Wednesday, November 16, 2005

A man for all seasons – or none?

Once I got through my long muddled youth I have aimed to be a man for all seasons, perfectly balanced: choosing the extreme middle way, poised between hope and despair. Life has been somewhat opposed to Art and intellectual curiosity has reigned. The experience of being in the world has seemed so infinitely varied, so infinitely strange that there has always seemed to be room for more questions, more speculation, more knowlegde. And life has been somewhat opposed to art: friendship and love have been celebrated, the iron structures of our limited civilization visited, lived in. All this needs energy and hope: the air is ice cold but the landscape has been breathtakingly beautiful even if full of random danger. Such exhilaration. But the iron structures can drain away the energy and hope and some moments are very dark indeed and all meaning, all shape is dissolved. This is a way to put it into language: as incomplete, as misleading as ever. As true. Other and less high words could also have been used – between these two worlds, two perspectives I have been poised in my adult life, seeing, not choosing. I hope that this balance will not be lost or that it would not turn out to be a blind alley.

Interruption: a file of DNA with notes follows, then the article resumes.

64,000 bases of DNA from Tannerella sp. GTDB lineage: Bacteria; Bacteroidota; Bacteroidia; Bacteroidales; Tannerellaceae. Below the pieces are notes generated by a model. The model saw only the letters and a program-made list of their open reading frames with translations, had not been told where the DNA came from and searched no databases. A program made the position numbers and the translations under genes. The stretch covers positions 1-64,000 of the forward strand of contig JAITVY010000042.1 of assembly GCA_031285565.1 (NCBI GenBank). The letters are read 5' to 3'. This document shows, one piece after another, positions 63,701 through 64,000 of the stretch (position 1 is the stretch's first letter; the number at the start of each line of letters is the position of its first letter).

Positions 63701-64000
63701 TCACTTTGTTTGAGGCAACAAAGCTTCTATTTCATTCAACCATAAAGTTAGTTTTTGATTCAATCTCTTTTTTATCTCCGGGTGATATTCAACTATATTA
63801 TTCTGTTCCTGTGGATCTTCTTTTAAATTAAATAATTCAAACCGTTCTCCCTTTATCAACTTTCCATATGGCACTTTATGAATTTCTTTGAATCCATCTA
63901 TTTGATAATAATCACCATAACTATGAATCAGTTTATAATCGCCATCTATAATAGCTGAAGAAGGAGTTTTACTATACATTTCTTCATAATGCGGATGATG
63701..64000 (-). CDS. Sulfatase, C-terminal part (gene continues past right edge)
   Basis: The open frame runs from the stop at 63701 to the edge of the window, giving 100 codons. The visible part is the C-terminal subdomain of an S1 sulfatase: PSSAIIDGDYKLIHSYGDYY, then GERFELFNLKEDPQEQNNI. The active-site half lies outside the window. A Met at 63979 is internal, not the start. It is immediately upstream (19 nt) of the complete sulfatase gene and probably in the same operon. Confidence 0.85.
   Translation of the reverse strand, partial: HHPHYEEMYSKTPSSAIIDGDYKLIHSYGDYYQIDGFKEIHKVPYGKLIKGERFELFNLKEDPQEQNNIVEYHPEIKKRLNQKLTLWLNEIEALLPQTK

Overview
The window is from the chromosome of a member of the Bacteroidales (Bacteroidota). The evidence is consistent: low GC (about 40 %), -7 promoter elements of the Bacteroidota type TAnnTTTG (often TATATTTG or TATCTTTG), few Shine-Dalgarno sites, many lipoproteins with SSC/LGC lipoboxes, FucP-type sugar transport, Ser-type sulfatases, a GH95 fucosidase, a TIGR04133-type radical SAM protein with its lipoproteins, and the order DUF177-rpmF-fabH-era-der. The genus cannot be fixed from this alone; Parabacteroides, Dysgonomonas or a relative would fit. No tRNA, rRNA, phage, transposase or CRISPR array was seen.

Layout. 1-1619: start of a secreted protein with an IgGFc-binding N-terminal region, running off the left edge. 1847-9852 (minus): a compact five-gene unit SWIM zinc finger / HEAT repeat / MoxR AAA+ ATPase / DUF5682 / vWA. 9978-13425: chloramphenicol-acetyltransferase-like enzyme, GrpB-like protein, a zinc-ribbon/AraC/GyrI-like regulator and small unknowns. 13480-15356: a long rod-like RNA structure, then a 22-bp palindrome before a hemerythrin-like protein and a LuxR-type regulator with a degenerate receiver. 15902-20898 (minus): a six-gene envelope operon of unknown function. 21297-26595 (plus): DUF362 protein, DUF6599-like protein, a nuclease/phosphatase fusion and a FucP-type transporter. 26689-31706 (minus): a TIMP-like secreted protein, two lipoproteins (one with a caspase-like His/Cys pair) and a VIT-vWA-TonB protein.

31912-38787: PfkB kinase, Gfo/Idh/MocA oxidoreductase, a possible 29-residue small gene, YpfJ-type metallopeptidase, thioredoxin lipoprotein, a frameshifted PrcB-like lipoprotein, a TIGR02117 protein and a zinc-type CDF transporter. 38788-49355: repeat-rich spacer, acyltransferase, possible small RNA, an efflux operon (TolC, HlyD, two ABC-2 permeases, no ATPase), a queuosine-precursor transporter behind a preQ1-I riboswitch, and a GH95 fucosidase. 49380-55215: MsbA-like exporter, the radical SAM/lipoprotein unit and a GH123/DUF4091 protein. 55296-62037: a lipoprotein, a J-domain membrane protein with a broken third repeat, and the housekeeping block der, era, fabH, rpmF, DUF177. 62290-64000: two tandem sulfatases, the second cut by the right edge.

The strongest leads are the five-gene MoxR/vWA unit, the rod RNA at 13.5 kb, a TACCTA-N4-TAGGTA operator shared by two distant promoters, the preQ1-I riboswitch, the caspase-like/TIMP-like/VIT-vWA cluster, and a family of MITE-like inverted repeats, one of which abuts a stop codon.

helsinkian said...

What a poetic posting! It is both celebratory and melancholy in tune. I wish you good luck in maintaining your curiosity and finding the right balance between life and art. May your quest for answers continue. Hopefully some of the answers will feel meaningful enough to give you a picture of life and an exhilaration in discovering how that picture is sometimes mirrored in a sublime manner in art.

stockholm slender said...

Well, I am actually on a short sick leave at the moment. My work got the better of me: I was not able to concentrate on the things that I am expected to concentrate on. But the problem I think is far worse than any tiredness, I could not care less about the IT industry, about my teadiously trivial work. Only it is where most of my energy goes now. It does genuinely drain my mind. And that was not the plan, that was never the plan. This was vaguely supposed to be only an episode in my life - I did not take these structures very seriously, just a visit to the respectable middle class. A lark. Now I wonder, actually in a surprisingly larkinesque fashion. Maybe I have not been as unconditional, as honest as I have taken for granted to have been.

helsinkian said...

Your posting is celebratory in the sense that you acknowledge having had many great moments in the past. There will be many such moments in the future after you have recovered from your current condition. I understand your melancholy is quite pressing and the advice not to burden yourself with too much work is easier said than done.

I wish the IT industry, among others, would see people as less expendable. Very few people are in the industry they are simply in it for the money, businesses should have a higher priority in maintaining an encouraging atmosphere of creativity that is an issue of attitude also, not just how much money is invested in employees.